How Can I Deduct Costs Related to My Home for Business?

With the rising price of transportation costs, more and more people are choosing to work from home and many others are starting their own home-based businesses.  Often, these at-home workers have a dedicated office space in their homes and are eligible to take the Home Office Deduction on their taxes.  This deduction, however, can be a bit tricky so you’ll want to make sure you qualify if you want to claim it!

The absolute most important aspect of your home office is that it must be used solely for business purposes, such as meeting with clients or patients.  If your home office also functions as a guest bedroom, for example, you do not qualify.  If you take the deduction and are audited, you may have to allow an auditor to visit the office.  More information about taking the deduction can be found in IRS Publication 587.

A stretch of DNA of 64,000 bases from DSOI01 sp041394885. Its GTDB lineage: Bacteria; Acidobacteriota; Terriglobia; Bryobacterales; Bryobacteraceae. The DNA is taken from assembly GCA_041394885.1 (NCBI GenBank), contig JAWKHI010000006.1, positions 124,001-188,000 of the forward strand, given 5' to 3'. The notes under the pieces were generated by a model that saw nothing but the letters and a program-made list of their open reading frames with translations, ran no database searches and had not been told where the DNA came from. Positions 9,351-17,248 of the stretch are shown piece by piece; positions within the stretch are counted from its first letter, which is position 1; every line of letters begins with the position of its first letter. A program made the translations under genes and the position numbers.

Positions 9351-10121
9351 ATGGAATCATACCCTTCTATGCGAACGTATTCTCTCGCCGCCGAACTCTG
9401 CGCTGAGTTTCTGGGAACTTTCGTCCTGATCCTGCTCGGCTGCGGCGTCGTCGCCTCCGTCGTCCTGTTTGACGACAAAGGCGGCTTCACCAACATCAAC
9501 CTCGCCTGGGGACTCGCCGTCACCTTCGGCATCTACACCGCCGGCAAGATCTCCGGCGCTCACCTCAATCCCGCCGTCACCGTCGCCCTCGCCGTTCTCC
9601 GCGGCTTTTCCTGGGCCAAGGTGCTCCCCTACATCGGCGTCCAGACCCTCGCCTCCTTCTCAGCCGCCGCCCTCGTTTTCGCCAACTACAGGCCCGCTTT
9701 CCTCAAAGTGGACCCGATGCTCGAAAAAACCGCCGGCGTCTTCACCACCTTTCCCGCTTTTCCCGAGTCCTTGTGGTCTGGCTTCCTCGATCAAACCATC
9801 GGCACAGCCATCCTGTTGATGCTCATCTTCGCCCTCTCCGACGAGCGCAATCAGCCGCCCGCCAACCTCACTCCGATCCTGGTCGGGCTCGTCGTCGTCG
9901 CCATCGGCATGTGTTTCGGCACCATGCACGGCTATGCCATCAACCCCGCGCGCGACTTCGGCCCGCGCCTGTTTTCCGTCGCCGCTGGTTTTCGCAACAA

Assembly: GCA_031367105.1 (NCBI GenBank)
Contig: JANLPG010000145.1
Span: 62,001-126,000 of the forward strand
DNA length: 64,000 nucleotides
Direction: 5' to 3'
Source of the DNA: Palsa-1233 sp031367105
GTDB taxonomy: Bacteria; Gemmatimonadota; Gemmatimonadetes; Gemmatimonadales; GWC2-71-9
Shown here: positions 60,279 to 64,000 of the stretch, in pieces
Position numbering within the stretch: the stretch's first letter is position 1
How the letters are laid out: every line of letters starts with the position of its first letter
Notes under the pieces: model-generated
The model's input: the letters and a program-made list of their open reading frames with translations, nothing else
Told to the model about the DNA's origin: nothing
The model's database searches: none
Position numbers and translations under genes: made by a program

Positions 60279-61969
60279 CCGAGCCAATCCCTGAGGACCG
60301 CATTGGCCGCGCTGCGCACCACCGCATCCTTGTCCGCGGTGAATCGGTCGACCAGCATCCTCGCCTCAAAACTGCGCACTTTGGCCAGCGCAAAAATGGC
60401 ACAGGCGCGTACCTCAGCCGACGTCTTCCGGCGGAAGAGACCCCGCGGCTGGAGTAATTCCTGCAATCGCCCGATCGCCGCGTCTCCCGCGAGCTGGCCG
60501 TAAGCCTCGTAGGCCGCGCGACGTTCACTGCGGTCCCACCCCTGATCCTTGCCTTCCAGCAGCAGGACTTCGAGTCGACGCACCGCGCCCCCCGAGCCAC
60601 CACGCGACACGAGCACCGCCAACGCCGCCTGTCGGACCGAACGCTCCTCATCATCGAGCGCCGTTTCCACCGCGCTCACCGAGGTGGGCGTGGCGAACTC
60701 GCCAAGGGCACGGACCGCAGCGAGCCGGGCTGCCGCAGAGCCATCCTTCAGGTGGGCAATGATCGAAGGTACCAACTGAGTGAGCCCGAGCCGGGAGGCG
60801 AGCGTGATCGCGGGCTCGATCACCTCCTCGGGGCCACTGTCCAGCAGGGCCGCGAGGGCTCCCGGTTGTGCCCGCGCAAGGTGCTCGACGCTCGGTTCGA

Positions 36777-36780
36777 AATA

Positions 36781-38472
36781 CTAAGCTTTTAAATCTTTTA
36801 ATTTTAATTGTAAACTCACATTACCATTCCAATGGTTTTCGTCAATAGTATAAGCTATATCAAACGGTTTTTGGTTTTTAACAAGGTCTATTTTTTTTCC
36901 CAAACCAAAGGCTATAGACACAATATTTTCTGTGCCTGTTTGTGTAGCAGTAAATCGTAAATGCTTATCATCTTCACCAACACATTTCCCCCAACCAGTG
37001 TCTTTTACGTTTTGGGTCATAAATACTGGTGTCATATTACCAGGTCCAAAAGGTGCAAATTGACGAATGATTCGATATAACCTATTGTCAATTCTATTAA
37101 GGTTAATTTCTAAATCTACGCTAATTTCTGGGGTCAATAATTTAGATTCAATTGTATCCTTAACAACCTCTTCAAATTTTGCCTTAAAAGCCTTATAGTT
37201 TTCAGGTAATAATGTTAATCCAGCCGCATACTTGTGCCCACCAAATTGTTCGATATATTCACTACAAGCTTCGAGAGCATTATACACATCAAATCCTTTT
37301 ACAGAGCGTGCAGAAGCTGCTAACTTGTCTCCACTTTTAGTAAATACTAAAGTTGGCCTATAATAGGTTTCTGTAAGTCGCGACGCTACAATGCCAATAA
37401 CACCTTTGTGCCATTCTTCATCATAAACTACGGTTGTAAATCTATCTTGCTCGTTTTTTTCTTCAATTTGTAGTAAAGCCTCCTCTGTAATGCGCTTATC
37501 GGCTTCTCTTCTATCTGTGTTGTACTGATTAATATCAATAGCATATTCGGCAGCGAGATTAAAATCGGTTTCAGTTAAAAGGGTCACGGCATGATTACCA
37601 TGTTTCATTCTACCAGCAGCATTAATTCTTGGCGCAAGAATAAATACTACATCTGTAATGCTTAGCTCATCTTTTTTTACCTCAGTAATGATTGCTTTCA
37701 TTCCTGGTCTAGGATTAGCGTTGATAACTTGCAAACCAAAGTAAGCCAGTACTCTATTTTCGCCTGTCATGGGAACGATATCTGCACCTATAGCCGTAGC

If you have determined that you qualify, you’ll want to know how much you can deduct.  First of all, you’ll need to know the total square footage of your home as well as the square footage of your home office.  If your home is 2,000 square feet and your office space (including closets and other storage areas) is 100 square feet, you are allowed to deduct 20% of certain home-related costs.  These costs include (but are not limited to):

  • Mortgage payments/rent and insurance
  • Property taxes
  • Necessary utilities (such as water, gas, electricity)
  • Telephone bill (in this example, 20% if the line is also used as a house line, 100% if it is exclusively a business line)
  • General repairs
    • In this example, if you have to replace the gas furnace, you can deduct 20% of the cost because it affects the entire house.  If, on the other hand, you repair a wall in the office, that repair is 100% deductible because it affects only the home office.  These two expenses will need to be listed in separate sections of Form 8829, the form used to claim this deduction.
  • The contents of your office, including furniture and electronics.

There are always exceptions and special circumstances so be sure to talk to a tax professional to make sure you are filing everything correctly and getting the most out of your home office deduction!

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